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Survey: Helicopter parents hover over campus

A new survey of admission officers at 387 386 colleges finds that helicopter parenting is on the rise.

Of the colleges surveyed by Kaplan Test Prep and Admissions (which is part of The Washington Post Co.), 77 percent reported that parental involvement is increasing. As a result, 61 percent reported they were developing new programs for parents -- special Internet sites, seminars and tours. Other schools "are cutting parents out of the admission process entirely," Kaplan states in a release.

College is increasingly competitive and increasingly expensive. Parents want the most from their investment. "These concerns may cause some parents to do a lot more than they have in the past," and sometimes "a lot more than they should, from filling out applications for their children to calling the admissions office with questions, to even writing their children's personal essays," said Justin Serrano, president of pre-college programs at Kaplan.

Colleges are responding by holding information sessions for parents alone, or separate campus tours for parents and children. One college said it was offering a "how not to hover" workshop. There are Facebook pages, blogs and electronic newsletters just for parents. Some schools report they have opened an office of parent relations.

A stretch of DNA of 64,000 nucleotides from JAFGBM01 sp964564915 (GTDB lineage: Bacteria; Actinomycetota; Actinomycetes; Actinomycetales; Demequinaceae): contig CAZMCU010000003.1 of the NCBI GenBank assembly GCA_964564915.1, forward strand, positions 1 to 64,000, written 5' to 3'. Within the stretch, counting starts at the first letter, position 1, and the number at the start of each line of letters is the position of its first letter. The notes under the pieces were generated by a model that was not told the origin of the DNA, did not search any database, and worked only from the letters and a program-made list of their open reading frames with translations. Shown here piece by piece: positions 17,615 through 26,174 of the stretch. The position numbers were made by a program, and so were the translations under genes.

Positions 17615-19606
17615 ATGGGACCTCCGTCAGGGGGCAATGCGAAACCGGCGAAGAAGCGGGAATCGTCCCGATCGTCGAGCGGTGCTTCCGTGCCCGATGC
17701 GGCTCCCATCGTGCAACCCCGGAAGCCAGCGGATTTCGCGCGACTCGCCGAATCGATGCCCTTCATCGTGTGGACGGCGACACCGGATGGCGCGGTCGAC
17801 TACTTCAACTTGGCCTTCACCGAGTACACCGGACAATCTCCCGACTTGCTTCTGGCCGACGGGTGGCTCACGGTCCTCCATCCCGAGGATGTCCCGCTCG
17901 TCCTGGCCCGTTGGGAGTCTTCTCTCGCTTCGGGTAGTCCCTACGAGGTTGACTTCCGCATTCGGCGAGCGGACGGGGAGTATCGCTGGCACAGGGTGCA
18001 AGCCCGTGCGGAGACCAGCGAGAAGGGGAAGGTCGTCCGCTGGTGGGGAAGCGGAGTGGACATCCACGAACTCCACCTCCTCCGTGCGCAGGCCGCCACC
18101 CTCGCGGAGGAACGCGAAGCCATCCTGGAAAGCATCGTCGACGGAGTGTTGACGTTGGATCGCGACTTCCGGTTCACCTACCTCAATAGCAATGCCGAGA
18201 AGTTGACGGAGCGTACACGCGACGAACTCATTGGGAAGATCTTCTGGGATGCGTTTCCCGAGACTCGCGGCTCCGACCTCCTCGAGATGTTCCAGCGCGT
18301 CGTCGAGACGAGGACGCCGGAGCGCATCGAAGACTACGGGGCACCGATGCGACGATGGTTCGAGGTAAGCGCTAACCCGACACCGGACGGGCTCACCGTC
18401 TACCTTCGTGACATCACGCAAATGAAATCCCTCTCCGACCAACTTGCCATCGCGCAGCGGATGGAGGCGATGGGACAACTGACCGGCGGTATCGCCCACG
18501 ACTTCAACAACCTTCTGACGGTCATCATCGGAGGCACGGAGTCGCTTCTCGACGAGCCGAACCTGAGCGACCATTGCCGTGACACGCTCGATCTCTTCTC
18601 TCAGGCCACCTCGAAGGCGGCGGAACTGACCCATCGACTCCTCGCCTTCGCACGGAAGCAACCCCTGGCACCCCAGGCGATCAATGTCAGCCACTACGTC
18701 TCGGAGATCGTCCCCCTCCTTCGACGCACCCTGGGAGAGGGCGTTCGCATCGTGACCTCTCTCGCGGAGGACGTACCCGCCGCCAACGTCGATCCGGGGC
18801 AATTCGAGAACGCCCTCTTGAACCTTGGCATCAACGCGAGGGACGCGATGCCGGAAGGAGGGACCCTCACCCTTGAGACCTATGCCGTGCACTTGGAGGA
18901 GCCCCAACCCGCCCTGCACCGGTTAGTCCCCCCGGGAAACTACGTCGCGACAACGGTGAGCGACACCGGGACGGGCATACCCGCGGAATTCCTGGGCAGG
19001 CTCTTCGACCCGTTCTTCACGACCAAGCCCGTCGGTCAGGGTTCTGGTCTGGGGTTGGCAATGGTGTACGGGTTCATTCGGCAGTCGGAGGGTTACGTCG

Other schools, the survey found, set firm boundaries. One college reported that, as a matter of strict policy, its officials would speak only to the student once he or she was accepted. Another said the office would not discuss a student with his or her parents without the student's permission. A third said that when a parent calls with a question, "the school encourages the parent to hand over the phone to the student."

The helicopter parent is a favorite topic of Wesleyan University President Michael Roth, who wrote in a 2009 Boston Globe op-ed, "Although we try to treat our students like adults, to give them responsibility, to hold them accountable for their actions, to allow them the freedom to chart the course of their own education, I regularly find that parents think they are still running the lives of their children."

Other findings from the Kaplan survey:

1. 80 percent of admission officers said they'd received a Facebook friend request from an applicant, up from 71 percent a year ago.

2. 67% of officers surveyed said they had found false or exaggerated claims on applications.

Follow College Inc. on Twitter.

By Daniel de Vise  | September 27, 2010; 5:33 PM ET
Categories:  Admissions, Research, Students  | Tags:  Kaplan admissions survey, college parents, helicopter parents, overinvolved parents  
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